U.S. forms coalition to counter Houthi threat on international shipping; Houthis appear undeterred

One month after the Iranian-backed Houthis began attacking international shipping and U.S., British, and French warships in the Red Sea and Gulf of Aden, an international coalition called Operation Prosperity Guardian has been formed to counter the Houthi threat. Houthi attacks have ground international shipping to a halt transiting the Red Sea through the Suez Canal as multiple shippers are now bypassing the dangerous waterway.

U.S. Secretary of Defense Lloyd Austin announced the formation of Operation Prosperity Guardian on Monday and described it as “an important new multinational security initiative under the umbrella of the Combined Maritime Forces and the leadership of its Task Force 153, which focuses on security in the Red Sea.”

The Houthis appeared undeterred by the coalition’s formation. After claiming credit for two drone attacks on Monday before Austin’s announcement – one on a container ship, one on a Norwegian-owned vessel – the Houthis reportedly threatened another ship off the coast of Djibouti on Tuesday, near the entrance to the Red Sea. The Houthis, a Yemen-based but Iran-backed militia, have claimed these attacks come as a result of Israel’s response in Gaza.

“Our war is a moral war, and therefore, no matter how many alliances America mobilizes, our military operations will not stop,” Mohammed Al-Bukaiti, a member of the Houthis ruling council, told The Washington Post.


U.S. special envoy for Yemen Tim Lenderking, who visited the Gulf last week, asked Saudi Arabia, Oman and Qatar to convey warning messages to the Houthis. If delivered, they fell on deaf ears. Austin implored the international community to join Operation Prosperity Guardian and combat the Houthi threat.

“Countries that seek to uphold the foundational principle of freedom of navigation must come together to tackle the challenge posed by this non-state actor launching ballistic missiles and uncrewed aerial vehicles (UAVs) at merchant vessels from many nations lawfully transiting international waters,” Austin stated.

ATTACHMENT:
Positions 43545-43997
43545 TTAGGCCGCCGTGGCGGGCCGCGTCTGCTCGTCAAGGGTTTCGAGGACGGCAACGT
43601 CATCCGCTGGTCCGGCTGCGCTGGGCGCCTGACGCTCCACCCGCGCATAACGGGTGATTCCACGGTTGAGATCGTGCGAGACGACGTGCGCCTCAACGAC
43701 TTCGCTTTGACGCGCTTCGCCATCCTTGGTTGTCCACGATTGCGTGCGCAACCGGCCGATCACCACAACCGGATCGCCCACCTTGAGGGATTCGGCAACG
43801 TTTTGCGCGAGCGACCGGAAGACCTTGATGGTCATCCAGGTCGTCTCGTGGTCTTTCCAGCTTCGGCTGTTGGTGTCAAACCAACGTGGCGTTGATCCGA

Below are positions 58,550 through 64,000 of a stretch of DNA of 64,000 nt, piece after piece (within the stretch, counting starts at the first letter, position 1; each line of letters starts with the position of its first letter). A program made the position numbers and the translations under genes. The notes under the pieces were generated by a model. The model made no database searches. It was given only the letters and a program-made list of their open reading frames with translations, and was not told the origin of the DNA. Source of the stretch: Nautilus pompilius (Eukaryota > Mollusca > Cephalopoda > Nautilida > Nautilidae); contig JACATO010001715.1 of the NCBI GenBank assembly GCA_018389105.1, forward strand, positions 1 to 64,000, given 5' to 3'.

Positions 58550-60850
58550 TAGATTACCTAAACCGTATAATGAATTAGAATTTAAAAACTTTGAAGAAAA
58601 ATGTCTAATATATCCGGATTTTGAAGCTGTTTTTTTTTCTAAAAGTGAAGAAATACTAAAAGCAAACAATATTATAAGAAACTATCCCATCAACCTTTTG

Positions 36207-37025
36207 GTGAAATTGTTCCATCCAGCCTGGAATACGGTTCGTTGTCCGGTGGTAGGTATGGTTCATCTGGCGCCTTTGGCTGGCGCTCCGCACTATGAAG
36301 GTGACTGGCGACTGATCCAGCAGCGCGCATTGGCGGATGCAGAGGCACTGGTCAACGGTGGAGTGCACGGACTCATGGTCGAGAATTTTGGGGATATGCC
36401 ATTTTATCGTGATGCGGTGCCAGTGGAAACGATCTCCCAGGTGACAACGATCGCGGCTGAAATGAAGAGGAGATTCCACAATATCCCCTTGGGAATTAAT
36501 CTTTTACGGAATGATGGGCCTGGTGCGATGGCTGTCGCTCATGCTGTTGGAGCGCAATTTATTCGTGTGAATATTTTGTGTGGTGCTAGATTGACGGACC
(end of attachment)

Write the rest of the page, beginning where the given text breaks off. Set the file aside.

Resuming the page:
Yet only eight countries have announced their participation in the coalition, despite the fact that nearly one-sixth of the world’s shipping – and 10 percent of all oil – transits through the Bab al-Mandeb Strait. Member nations for Operation Prosperity Guardian “include the United Kingdom, Bahrain, Canada, France, Italy, Netherlands, Norway, Seychelles and Spain,” according to Austin.

Notably absent from the coalition are countries like Egypt, which is losing nearly $30 million a day in Suez Canal transit fees; Saudi Arabia, which uses the waterway to ship oil; and China, which ships goods to Europe.

In a subsequent press release by the Department of Defense, the U.S. military stated that the Houthis have “conducted over 100 one-way uncrewed aerial systems (UAS) and ballistic missile attacks, targeting 10 merchant vessels involving more than 35 different nations.” Absent in the statement is multiple attacks on U.S., French and British warships as they responded to distress calls from ships that have come under fire from the Houthis.

It is unclear if Operation Prosperity Guardian will serve an offensive mission to counter Houthi drones, anti-ship cruise and ballistic missiles, and other capabilities such as helicopter assaults. The plan is not currently to act on the defensive as escorts to merchant vessels as they transit the Bab al Mandeb Strait. A Dec. 19 Department of Defense press release indicated that Austin, in “a virtual ministerial with Ministers, Chiefs of Defense, and senior representatives from 43 countries” urged them to “restore security in the Red Sea to deter future Houthi aggression.”

Not leaving crew and cargo to chance, BP said Monday that it has “decided to temporarily pause all transits through the Red Sea,” including shipments of oil, liquid natural gas and other energy supplies, describing it as a “precautionary pause.” Other shipping companies are instead routing vessels around the bottom of Africa and the Cape of Good Hope for precaution – which could add at least 7-to-10 days to a journey.

The Biden administration has resisted targeting Houthi offensive military assets as it fears dragging the region into a wider war. Iran, in an attempt to drive the U.S. from the region and weaken Israel, has increased the pressure through its terror proxies and allies.

The Houthis, as part of Iran’s Axis of Resistance, as well as Iranian-backed militias in Iraq and Syria, have been targeting U.S. forces to drive America from the region, as well as to support Palestinian terror groups in Gaza.

The Houthis possess ballistic and cruise missiles, as well as drones, and have used all three weapons systems against commercial vessels and U.S. warships since Hamas launched its deadly Oct. 7 attack on southern Israel. [For more background on the Houthis, see: Houthis strike commercial vessel, target French warship.]

Bill Roggio is a Senior Fellow at the Foundation for Defense of Democracies and the Editor of FDD's Long War Journal.

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